It is also important to stress that the goal of reading multiple accounts of the same events or issues is not because we assume that one can find the truth in the middle. That is intellectual laziness. In fact, quite often the truth is almost completely on one side or the other. This is not always the case, but it is the case more often than lazy thinkers might think.

Once one has made up one's mind on an issue, the next step is not to cut oneself off from contrary opinions, but to try to apply the arguments one has been convinced by to one's opponents. This prevents a stultifying self-satisfied, ossification of thought. It also keeps the door open to intellectual conversion by better arguments that may be developed for a point of view than the ones you rejected in rejecting that point of view.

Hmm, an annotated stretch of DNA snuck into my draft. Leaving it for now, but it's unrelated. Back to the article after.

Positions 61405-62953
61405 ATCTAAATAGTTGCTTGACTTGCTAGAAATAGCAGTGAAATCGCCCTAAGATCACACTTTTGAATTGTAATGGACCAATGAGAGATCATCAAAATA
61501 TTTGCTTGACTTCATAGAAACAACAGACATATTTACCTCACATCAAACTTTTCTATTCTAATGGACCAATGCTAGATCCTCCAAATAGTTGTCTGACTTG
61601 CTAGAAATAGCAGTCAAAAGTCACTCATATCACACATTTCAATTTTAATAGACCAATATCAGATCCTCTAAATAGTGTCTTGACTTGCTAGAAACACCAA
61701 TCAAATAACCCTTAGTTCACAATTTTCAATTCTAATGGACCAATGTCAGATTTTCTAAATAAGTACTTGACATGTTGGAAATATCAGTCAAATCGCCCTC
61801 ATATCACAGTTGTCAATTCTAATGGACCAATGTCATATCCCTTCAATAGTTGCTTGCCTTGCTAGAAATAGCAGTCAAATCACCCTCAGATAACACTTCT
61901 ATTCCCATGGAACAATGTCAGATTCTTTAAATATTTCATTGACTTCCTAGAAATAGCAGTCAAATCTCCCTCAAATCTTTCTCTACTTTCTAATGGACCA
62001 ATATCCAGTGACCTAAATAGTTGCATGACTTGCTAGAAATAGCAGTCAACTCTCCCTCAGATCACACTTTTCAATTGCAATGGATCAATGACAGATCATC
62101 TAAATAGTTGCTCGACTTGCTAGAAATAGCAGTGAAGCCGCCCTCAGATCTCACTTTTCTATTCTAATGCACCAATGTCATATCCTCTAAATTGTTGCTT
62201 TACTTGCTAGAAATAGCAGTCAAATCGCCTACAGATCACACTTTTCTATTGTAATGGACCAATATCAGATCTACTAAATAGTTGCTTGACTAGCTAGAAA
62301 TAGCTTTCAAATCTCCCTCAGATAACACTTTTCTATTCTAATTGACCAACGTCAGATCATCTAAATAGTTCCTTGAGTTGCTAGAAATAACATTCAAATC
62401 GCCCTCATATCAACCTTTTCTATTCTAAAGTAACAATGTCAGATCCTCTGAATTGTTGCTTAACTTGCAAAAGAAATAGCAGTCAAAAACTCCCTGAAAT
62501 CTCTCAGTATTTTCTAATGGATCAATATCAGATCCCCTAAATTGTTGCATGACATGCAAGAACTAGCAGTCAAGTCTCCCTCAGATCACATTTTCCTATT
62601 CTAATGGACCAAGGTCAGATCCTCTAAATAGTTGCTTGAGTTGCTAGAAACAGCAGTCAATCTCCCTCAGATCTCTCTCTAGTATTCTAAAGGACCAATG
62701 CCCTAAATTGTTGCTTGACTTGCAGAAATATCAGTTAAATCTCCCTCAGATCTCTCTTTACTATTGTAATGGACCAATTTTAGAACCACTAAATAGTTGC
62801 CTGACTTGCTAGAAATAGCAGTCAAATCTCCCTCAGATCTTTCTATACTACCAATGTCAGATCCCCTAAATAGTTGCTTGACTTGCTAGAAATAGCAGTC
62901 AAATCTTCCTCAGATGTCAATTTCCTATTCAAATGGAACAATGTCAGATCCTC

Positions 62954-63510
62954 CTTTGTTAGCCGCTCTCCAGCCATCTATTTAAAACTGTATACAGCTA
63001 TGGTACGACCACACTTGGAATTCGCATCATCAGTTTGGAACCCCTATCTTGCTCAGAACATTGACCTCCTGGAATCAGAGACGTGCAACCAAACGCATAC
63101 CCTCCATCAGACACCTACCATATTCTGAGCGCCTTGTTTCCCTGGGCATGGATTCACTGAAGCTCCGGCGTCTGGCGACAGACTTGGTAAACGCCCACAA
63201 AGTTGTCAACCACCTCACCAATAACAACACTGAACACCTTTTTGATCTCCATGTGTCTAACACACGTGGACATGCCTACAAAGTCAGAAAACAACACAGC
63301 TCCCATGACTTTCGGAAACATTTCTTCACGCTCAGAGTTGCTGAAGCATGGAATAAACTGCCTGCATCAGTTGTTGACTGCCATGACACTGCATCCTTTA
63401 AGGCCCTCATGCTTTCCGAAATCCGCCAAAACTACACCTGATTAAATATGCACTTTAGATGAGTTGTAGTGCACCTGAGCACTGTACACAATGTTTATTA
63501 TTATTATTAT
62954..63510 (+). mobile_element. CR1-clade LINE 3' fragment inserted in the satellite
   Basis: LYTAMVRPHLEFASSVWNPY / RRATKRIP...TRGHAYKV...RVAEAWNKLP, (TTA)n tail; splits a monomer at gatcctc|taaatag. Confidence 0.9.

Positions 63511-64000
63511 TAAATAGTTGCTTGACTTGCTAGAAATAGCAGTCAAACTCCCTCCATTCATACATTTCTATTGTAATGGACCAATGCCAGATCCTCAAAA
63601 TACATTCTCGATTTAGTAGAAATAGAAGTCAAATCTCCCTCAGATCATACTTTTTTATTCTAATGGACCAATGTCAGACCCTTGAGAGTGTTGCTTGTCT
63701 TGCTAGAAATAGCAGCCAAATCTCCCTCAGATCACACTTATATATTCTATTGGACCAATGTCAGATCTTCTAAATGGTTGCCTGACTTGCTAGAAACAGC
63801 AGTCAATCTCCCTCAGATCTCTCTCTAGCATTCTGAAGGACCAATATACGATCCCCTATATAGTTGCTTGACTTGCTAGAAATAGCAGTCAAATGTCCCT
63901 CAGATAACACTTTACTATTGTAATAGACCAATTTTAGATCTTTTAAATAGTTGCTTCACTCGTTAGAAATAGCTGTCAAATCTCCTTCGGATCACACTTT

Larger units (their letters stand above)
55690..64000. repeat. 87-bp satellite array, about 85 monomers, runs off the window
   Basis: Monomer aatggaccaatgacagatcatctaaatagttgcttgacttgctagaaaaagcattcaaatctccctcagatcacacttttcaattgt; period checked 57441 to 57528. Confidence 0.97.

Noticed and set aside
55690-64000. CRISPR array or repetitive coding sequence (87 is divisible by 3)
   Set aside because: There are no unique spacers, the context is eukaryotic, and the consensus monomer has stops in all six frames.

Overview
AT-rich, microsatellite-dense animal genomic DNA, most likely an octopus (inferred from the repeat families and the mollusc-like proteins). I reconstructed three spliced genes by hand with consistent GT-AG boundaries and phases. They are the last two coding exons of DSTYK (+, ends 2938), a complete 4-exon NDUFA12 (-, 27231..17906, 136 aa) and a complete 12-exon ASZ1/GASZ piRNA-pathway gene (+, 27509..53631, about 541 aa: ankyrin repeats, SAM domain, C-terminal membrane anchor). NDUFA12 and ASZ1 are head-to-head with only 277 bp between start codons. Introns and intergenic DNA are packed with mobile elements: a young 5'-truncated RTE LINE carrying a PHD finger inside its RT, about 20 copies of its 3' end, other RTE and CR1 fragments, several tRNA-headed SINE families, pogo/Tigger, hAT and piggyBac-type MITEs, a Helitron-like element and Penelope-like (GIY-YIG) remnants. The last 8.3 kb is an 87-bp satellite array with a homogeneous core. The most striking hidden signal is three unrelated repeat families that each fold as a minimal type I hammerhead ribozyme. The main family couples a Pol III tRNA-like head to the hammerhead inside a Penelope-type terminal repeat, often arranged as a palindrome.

With the advent of the net, reading newspapers has become more feasible than ever and safer than ever - so long as one avoids these rules:

1. Never read just one newspaper and never read just the new stories themselves.
2. Always read contradictory interpretations of the same events and issues.
3. On major issues continue to read contrary perspectives even after you have made up your own mind.

It is not easy to think Christianly; but it is a certainty that one will never think Christianly until one begins to think in the first place. Reading newspapers can help you think if you do it well.